Andy’s Week Seven Waiver Wire

Fantasy Football Waiver Wire

By  Staff Writer Andrew Miley:

There is nothing more important to keeping yourself connected to a fantasy league than by working the waiver wire every week. Inseason management is crucial to fantasy football success.  Keep those juices flowing by reading this column every week as it will provide you with a few players that might be available to improve your team.  I only play in point per reception leagues (sorry for the last five years and my mindset makes it too difficult to go back for standard scoring), so consider that when reviewing my advice.

WR Jamison Crowder, Washington

The 5’ 8” 185 lbs rookie wide out has seen an increase in playing time with the injury to DeSean Jackson.  He got targeted at least six times each week from Week Three thru Week Six.  I originally thought he was more of a third receiver/punt returner than a starter.  Crowder spends the majority of his time in the slot, but can play the outside receiver role while getting sent in motion most of the time.  This creates better matchups with clearer routes for him to run. The receiver uses his foot frequency to get off the line under tight coverage.   Usually within five yards from the line of scrimmage, Crowder creates separation by using double moves to get free in the open field.  The rookie tracks the ball well in the air, runs underneath passes, and but had some difficulty adjusting to poorly thrown passes from Kirk Cousins.  His routes are generally crisp and fluid. He does have some concentration issues that came up near the goal line and the wide out is also not a very physical player. This makes it difficult to use Crowder across the middle where his toughness comes into question.  I like his short-term value, but am not sure if he will excel once D-Jax gets back to health or Washington moves onto another quarterback as Cousins is not the answer.  If Crowder is available on your waivers, I would spend the minimum on him and cut some dead weight off your roster.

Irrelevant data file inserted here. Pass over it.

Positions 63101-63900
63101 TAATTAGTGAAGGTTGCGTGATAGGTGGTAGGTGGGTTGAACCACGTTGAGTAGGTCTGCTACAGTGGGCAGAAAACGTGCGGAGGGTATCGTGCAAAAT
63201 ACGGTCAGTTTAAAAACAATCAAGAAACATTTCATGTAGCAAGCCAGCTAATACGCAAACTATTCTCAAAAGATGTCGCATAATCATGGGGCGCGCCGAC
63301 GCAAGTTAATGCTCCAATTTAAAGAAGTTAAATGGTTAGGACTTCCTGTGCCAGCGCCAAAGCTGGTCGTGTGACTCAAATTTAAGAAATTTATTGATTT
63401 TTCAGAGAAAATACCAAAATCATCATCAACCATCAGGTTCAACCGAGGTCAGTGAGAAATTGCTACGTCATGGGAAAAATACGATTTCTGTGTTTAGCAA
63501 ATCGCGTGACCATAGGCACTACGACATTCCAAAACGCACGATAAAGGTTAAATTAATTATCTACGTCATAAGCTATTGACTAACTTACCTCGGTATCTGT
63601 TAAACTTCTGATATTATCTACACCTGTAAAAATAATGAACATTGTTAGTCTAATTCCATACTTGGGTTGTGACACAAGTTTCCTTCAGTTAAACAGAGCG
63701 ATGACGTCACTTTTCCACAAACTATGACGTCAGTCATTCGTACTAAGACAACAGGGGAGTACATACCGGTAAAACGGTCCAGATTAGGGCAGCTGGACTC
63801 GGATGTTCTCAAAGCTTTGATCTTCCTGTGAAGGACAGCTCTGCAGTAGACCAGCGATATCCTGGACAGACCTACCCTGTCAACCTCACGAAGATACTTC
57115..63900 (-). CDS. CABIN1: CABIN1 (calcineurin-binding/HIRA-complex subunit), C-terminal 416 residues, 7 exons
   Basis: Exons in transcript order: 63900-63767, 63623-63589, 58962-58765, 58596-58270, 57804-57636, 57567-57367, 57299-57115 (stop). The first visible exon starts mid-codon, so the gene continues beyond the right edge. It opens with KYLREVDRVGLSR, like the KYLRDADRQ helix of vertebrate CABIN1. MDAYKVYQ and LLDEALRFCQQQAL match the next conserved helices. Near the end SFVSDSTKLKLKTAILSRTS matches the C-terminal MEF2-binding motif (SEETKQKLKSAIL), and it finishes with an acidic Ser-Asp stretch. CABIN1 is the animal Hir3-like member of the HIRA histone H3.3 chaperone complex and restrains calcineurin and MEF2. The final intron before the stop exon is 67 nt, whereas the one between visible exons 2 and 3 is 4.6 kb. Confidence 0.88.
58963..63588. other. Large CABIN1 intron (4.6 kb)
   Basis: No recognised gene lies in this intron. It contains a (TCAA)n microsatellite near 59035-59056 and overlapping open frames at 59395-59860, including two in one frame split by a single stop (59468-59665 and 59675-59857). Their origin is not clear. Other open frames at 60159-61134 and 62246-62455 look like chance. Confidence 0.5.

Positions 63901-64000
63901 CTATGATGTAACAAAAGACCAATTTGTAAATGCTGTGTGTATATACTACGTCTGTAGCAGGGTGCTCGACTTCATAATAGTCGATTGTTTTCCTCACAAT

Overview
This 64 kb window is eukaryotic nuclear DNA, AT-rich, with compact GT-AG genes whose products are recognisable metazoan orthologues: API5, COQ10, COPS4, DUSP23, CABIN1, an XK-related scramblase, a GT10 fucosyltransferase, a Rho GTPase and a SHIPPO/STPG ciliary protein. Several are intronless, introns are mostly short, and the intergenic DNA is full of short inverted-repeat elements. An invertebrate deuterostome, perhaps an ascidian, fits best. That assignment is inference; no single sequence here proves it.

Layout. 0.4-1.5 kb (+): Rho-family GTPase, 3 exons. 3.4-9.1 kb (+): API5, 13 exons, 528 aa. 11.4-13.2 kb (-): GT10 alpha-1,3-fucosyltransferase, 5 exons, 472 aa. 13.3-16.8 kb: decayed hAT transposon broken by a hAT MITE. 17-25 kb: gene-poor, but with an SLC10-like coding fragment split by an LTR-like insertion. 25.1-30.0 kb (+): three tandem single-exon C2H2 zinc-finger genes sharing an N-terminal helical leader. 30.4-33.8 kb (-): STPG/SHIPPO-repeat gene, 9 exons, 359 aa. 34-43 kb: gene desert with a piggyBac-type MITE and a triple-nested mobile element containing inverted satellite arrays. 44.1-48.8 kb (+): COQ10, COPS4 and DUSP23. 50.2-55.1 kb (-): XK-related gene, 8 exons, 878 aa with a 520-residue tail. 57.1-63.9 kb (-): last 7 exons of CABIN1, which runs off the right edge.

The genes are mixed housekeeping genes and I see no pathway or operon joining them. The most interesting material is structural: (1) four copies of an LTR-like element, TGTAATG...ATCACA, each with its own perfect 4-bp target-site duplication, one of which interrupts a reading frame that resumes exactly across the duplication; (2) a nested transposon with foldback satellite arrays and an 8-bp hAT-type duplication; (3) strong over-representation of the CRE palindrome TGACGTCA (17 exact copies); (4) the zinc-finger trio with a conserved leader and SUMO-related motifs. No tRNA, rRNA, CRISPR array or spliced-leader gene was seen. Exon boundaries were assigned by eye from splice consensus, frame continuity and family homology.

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WR Willie Snead, Saints

This second year undrafted rookie originally from Ball State signed with the Browns last season, but did not get a chance to shine until he came to New Orleans in 2015.  Snead leads the Saints in receiving yards (436) and yards per reception (16.77).  He gets off the line quickly while using his low center of gravity and catches the ball in stride out in front.  The wide out is difficult to bring down as was demonstrated when he got gang tackled at the two yard line.  Snead gets sent in motion a lot, not only to give him a free release, but also to get him good angles to block in the running game.  The receiver has good sideline awareness, shields defenders from the pigskin, and has good concentration in tight quarters.  Snead has quick feet and seems to find a way to make the first man miss every time.  Considering the Saints are continuing to throw the ball, getting their best receiver off the wire would be a good idea.  I would spend almost half of my waiver budget to secure Snead or try to buy him cheap with his little name recognition.  Cooks has the big name and price tag while Snead might be considered someone filling in for Colston for now.


TE Ben Watson, Saints

A ten catches for 127 yards and a touchdown on a nationally televised Thursday game certainly gets fantasy owners attentions.  The former 2004 New England first round pick has bounced around the league a bit, but can be a good outlet tight end.  I see Watson as more of the Colston fill-in than Snead, because the tight end is big and slow like Colston with the same like catcher’s mitt hands.  Plus he can run all the wide out routes: corner, go, post, and hitches.  The end lines up a lot in the slot, but is also a decent run blocker which keeps him on the field regardless of situation.

Watson can sell a pass block for a second or two while sneaking out to the flat to make a blitzing defense pay.  He fully extends to make the catch at its highest point and can make difficult grabs sandwiched between linebackers and safeties.  The tight end did a great job sneaking out the backside for an easy red zone touchdown when the defense was expecting a run.  This might have been Watson’s best night ever, so don’t get carried away at the waiver wire.  The tight end is worth about 15% of your budget, but might only be good for 40- 50 yards a game with a one in four chance of scoring a touchdown.  If you are weak at tight end, Watson could help you with bye week issues.


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